New Miami International Airport hotel on the runway
Miami-Dade has launched a process that by November could see a deal for the first new hotel at Miami International Airport (MIA) in 60-plus years take flight, but without the mayor’s endorsement.
Commissioners directed staff to start a three-month bid request process, followed by a 30-day review to conclude in September. The expedited timeline would leave the county with a month to award a contract, likely one of the last major legacies of five commissioners losing seats this year due to term limits.
“The class of ’20 would like to see something done,” said Esteban Bovo Jr., who has led talks of building up to two new hotels as part of a 15-year, $5 billion MIA overhaul that commissioners approved last year.
The directive, which requires all proposals to include convention center, meeting room and trade show space, passed 12-0 May 19. Joe Martinez was absent.
It replaced a resolution Mr. Bovo sponsored directing staff to resume talks with Parmco Airport Hospitality, formed last year by investor-developer Darryl Parmenter and real estate and economic advisor Paul Lambert.
Parmco owns a controlling interest in hotel designs for Airport City, a $512 million MIA development that Miami-Dade planned with Odebrecht Construction Inc., a subsidiary of Brazilian conglomerate Odebrecht, that crashed amid issues over work the parent company did in Cuba, project downsizing and belief that the county could earn more without Odebrecht.
Mr. Lambert’s firm, Lambert Advisory, was part of the 2008 team developing Airport City’s hotel piece, which would have risen east of MIA’s Dolphin Garage, where the new hotel is now to go.
“Setting up [Parmco] allowed us to… take an interest from [Odebrecht] in terms of all the plans, drawings and everything – all the survey work and engineering – that went with it,” Mr. Lambert told Miami Today this week.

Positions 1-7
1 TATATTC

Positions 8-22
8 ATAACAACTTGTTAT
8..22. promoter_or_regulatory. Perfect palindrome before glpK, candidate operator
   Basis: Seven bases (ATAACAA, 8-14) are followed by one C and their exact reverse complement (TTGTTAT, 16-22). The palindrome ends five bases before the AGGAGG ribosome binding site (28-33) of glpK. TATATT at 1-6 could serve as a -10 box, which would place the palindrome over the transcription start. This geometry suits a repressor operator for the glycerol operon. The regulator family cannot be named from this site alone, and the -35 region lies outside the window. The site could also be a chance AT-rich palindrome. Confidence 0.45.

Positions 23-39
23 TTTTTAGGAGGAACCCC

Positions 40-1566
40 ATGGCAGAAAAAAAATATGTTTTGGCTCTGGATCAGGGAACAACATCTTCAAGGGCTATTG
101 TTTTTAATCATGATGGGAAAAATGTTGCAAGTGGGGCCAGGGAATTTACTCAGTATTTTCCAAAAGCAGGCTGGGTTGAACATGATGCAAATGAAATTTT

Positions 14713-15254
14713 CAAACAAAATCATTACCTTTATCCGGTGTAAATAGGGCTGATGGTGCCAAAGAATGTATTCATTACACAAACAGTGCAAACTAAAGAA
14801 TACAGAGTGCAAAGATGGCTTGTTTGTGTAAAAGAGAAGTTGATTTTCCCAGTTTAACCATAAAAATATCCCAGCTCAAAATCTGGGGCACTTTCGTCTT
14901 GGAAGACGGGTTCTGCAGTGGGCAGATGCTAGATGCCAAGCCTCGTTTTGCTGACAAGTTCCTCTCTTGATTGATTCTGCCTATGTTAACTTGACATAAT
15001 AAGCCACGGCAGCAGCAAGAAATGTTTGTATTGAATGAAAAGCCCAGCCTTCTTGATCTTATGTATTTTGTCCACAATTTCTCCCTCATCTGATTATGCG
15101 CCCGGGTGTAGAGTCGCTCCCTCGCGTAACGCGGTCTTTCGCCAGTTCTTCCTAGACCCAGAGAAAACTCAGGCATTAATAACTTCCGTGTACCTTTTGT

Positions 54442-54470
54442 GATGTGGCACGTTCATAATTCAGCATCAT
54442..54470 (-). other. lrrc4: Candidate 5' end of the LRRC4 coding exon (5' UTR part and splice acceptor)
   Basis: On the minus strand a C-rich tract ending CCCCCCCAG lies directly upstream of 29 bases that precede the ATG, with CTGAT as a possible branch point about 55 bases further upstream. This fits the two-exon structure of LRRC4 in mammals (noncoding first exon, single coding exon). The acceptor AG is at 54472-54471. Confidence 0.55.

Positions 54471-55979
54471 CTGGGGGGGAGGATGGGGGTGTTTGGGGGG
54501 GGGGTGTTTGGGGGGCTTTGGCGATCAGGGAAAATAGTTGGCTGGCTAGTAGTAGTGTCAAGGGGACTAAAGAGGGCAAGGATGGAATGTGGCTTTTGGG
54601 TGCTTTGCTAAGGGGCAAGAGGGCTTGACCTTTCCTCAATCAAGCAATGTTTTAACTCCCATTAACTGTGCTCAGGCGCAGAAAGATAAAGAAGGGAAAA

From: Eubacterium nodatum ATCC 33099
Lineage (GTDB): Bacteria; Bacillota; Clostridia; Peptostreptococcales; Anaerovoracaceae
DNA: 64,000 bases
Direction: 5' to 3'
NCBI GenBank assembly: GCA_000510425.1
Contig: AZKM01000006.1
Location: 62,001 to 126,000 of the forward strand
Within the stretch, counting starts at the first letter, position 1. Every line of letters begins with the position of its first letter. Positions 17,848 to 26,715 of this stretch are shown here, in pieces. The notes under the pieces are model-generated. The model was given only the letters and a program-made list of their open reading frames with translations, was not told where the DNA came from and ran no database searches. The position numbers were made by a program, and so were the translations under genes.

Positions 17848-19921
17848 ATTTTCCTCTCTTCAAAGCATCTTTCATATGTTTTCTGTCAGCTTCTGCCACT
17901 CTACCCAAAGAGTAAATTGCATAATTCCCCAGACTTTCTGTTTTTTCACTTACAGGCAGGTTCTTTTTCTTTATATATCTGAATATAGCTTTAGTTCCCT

Using those old plans, Mr. Bovo said April 20, would accelerate building a new MIA hotel now to supplement the existing one built in 1959.
“Do we have to start from scratch? Can we pick up where we left off?” he asked before telling staff to draft legislation for open bid competition for up to two hotels.
“I don’t want to just… turn it over to somebody who may have bought somebody’s plans,” he said.
But what came back last month was the resolution calling for exclusive talks with Parmco, which Mr. Bovo amended upon confirming that Parmco’s agreement rights with the county, previously held by Odebrecht, weren’t competitively obtained.
The new directive does not preclude Parmco from participating.
“I’m sorry we’ve come to this point,” Mr. Bovo said.
Mayor Carlos Giménez and Commissioner Eileen Higgins asked to go slower, arguing that an airport hotel whose revenue largely depends on business travel may now earn much less.
“There’s going to be a decrease in business travel, mark my words, as companies figure out it’s a heck of a lot less expensive to do [business remotely] than send someone to Miami,” Mr. Giménez said. “I don’t know what a hotel should be in a post-Covid-19 world.”
Chairwoman Audrey Edmonson and Vice Chairwoman Rebeca Sosa agreed things have changed, but both noted that the county is only asking for offers.
“We’ve been trying to get something done for years,” Ms. Edmonson said. “If you find that things will change in the future, then we just don’t go through with it.”